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Royal Naval Biography/Pigot, Hugh


HUGH PIGOT, Esq.
[Post-Captain of 1804.]

This officer is nearly related to Lieutenant-General Sir George Pigot, whose father commanded the left wing of the British army at the battle of Bunker’s-hill, in North America, and was presented by his late Majesty with the Colonelcy of a regiment, for the activity, bravery, and firmness displayed by him on that memorable occasion.

Captain Pigot obtained post rank, May 8, 1804; and subsequently commanded the Alligator, Circe, Latona, Orpheus, and Nymphe, frigates. In April 1807, he captured l’Austerlitz, French privateer, of 18 guns and 125 men.

On the 2d Mar. 1808, the island of Mariegalante, which had long afforded shelter to the enemy’s small cruisers, and interfered considerably with the blockade of Guadaloupe, was taken possession of by a detachment of seamen and marines, under Captain Pigot, who found it in the highest state of cultivation, and a large quantity of colonial produce in the stores. This service was performed without loss, and Captain Pigot’s arrangements met with due commendation. On the 31st Oct. following, he captured the Palineur, French national brig, of 16 guns and 79 men, near Martinique. His ship (the Circe) sustained a loss of 2 men killed and wounded, owing to the enemy having sought refuge under a battery on the Diamond rock. The Palineur paid dearly for her obstinacy, having had 7 slain and 8 wounded.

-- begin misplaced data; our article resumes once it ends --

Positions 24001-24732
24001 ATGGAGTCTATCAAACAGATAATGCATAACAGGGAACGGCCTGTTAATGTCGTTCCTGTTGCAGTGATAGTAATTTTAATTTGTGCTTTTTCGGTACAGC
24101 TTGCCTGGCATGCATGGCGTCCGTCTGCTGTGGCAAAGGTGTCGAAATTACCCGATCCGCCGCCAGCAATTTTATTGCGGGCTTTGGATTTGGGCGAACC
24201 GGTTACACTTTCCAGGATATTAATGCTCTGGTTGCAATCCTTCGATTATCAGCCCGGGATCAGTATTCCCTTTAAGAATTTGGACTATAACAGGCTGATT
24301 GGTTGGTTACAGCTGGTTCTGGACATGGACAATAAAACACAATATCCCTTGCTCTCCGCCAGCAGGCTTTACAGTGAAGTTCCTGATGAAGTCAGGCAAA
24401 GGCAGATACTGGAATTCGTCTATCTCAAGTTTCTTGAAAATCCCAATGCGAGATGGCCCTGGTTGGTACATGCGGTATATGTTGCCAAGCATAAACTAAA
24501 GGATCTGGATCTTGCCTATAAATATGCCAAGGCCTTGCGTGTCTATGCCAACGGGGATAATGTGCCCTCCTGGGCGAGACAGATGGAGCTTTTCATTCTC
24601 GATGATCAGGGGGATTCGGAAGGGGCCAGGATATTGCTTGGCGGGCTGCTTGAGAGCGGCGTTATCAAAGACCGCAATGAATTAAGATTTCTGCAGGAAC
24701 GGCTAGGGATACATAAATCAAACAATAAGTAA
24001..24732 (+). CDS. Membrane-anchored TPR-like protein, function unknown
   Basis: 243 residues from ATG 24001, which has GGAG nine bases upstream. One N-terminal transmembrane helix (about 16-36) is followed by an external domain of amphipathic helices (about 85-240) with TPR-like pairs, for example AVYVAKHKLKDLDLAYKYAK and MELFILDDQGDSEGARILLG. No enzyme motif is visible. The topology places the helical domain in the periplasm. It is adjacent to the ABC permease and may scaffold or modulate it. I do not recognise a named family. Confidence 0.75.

At the commencement of 1809, Captain Pigot commanded the blockading squadron off Guadaloupe, and on the 10th Feb. in the same year we find him assisting at the capture of la Junon, French frigate, of 44 guns, which ship had been well beaten before he could close with her by Captain George Scott, of the Horatio[1]. On the 17th April following he witnessed the surrender of d’Hautpoult 74[2]; and on the 18th June captured la Felicité, pierced for 42 guns, but having only 14 of her main-deckers mounted, with a complement of 174 men. She had left Guadaloupe in company with another frigate, and was loaded with coffee, sugar, &c. for the use of the mother country.

During the latter part of the war, Captain Pigot was employed on the American station, where he captured the United States’ ship Frolic of twenty 32-pounder carronades, two long 18’s, 539 tons, and 171 men, April 20, 1814. The Orpheus had previously destroyed a privateer of 20, and a letter of marque mounting 8 guns. In accomplishing the destruction of the latter vessel, Lieutenant William Martin Collins, the only person hurt, was mortally wounded.

Agent.– Sir Francis Ommaney, M.P.